1. Review Your Credit Report – You are entitled to one free credit report a year from each of the three reporting agencies and requesting one has no impact on your credit score. Review the report closely. Dispute any errors that you find. This is the closest you can get to a quick credit fix. Notifying the credit reporting agency of wrong or outdated information will improve your score as soon as the false information is removed.

 

  2. Set Up Payment Reminders – Write down payment deadlines for each bill in a planner or calendar and set up                  reminders online. Consistently paying your bills on time can raise your score within a few months.

 

  3. Pay More Than Once in a Billing Cycle – If you can afford it, pay down your bills every two weeks rather than once a        month. This lowers your credit utilization and definitely improves your score.

 

  4. Contact Your Creditors – Do this immediately to set up a payment plan if you miss payment deadlines and can’t              afford your monthly bills. Quickly addressing your problem can ease the negative effects of late payments and high          outstanding balances.

 

  5. Apply for New Credit Sparingly – Although it increases your total credit limit, it hurts your score if you apply for or          open several new accounts in a short time period.

 

  6. Don’t Close Unused Credit Card Accounts – The age of your credit history matters and a longer history is better. If          you must close credit accounts, close newer ones.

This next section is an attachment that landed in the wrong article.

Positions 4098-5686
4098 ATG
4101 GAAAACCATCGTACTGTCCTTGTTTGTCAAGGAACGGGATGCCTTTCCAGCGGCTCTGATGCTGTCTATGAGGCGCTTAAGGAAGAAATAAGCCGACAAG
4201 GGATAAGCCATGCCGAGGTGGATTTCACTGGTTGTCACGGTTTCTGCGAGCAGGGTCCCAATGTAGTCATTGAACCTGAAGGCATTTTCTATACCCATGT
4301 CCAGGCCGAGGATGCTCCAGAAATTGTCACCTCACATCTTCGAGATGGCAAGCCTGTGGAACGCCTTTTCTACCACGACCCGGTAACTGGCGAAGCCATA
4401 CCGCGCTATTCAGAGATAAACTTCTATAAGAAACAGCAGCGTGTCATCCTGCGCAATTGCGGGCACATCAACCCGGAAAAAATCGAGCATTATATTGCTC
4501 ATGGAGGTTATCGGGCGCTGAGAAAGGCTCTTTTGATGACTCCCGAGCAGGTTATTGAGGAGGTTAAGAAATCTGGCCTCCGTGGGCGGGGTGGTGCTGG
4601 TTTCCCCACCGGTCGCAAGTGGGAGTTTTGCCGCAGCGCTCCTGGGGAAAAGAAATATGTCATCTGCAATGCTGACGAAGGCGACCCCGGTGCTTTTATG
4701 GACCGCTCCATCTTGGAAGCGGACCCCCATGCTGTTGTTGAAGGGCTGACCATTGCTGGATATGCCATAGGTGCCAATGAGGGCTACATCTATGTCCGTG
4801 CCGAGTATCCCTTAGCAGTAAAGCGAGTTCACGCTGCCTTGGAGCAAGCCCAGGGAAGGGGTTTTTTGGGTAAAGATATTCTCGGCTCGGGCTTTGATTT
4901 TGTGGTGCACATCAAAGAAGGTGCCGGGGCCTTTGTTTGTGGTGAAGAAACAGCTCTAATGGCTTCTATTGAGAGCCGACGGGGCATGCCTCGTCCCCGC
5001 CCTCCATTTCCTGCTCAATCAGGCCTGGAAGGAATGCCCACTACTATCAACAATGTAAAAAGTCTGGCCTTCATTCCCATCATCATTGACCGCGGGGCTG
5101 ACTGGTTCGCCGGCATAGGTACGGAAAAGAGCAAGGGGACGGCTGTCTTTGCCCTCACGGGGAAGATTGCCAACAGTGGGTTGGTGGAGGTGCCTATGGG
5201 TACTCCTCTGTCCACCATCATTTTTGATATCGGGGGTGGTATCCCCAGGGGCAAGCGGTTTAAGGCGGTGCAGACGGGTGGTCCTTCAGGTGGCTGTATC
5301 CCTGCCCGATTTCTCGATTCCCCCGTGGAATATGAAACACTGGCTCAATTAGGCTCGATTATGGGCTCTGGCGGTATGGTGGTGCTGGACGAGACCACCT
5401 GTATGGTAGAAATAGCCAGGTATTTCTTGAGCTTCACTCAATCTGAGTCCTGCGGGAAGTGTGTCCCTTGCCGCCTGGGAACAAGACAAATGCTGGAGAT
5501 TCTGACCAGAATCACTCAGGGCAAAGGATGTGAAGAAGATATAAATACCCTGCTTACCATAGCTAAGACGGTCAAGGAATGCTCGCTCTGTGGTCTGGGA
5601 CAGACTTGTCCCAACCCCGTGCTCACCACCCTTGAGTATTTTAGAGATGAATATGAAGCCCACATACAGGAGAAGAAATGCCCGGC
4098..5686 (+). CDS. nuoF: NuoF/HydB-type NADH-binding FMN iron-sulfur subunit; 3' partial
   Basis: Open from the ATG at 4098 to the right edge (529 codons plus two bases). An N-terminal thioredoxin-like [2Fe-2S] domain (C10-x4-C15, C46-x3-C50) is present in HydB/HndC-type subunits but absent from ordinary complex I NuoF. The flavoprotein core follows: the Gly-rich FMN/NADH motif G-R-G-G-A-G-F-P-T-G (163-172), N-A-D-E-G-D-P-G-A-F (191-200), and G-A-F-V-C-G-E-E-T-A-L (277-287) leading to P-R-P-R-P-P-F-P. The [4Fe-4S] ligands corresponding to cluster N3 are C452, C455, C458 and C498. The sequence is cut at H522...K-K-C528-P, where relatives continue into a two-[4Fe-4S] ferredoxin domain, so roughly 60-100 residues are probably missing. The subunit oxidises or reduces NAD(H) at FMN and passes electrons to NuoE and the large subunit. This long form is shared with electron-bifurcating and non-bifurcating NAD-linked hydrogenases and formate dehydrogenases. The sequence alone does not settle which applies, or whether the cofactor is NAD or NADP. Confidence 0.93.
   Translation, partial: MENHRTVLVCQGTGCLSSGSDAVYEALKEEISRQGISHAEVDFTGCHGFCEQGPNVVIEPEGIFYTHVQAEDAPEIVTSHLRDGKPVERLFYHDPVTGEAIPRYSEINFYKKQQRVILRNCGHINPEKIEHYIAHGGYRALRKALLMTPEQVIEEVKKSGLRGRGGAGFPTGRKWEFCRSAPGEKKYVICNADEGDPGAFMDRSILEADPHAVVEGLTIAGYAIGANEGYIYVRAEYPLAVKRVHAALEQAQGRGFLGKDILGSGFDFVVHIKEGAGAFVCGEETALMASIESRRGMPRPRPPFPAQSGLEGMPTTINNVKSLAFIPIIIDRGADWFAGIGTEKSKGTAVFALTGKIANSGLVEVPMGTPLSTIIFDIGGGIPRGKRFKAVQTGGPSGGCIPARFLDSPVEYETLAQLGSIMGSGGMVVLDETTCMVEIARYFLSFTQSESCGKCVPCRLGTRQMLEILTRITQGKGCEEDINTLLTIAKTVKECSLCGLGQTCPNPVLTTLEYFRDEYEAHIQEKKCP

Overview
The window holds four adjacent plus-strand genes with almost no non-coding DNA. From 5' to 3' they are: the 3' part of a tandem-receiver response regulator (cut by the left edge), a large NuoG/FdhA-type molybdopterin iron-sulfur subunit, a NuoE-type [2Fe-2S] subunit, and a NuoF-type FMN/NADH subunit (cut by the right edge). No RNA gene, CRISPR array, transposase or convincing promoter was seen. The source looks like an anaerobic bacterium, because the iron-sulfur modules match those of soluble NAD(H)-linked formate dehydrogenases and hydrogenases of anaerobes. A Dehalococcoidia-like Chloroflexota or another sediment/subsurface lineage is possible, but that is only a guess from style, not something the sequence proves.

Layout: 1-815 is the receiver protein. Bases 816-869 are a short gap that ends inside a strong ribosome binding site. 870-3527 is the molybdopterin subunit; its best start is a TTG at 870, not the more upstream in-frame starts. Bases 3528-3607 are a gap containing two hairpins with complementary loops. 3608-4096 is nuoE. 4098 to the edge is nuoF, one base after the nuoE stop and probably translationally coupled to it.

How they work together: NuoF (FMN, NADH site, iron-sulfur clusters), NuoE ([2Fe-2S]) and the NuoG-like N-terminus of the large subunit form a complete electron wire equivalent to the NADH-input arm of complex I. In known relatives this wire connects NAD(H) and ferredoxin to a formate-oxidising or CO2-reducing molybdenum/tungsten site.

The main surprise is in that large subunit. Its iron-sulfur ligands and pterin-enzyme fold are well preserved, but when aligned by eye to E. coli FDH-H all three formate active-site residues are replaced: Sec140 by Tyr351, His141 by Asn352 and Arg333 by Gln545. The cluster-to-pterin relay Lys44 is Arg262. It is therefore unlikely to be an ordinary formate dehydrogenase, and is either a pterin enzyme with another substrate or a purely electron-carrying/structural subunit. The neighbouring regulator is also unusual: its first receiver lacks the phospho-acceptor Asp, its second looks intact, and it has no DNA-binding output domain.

7. Be Careful Paying Off Old Debts – If a debt is “charged off” by the creditor, it means they do not expect further                payments. If you make a payment on a charged off account, it reactivates the debt and lowers your credit score.              This often happens when collection agencies are involved.

 

  8. Pay Down “Maxed Out” Cards First – If you use multiple credit cards and the amount owed on one or more is close          to the credit limit, pay that one off first to bring down your credit utilization rate.

 

  9. Diversify Your Accounts – Your credit mix — mortgage, auto loans, student loans, and credit cards — counts for                10% of your credit score. Adding another element to the current mix helps your score, as long as you make on-time        payments.

 

10. Quick Loan Shopping – If you have bad credit and can’t find any other way to improve your score, you could consider        taking a “quick loan.” These are typically loans for small amounts — $250 to $1,000 — that get repayment history          reported to credit agencies and can become positive on your credit report. This is the last resort.

 

11. See If You Qualify for a 0% Interest Card – Several companies offer cards with 0% interest on balances, but there          are caveats to this. There can be a fee for transferring the balance and the zero-percent offer is only good for an            introductory period, typically 12-18 months. It usually takes a very good credit score to qualify for one of these.

 

12. Consider a Debt Consolidation Plan – There could be a temporary drop in your credit score if you enroll in a debt              consolidation program, but as long as you make on-time payments, your score quickly improves and you are                    eliminating the debt that got you in trouble to start with.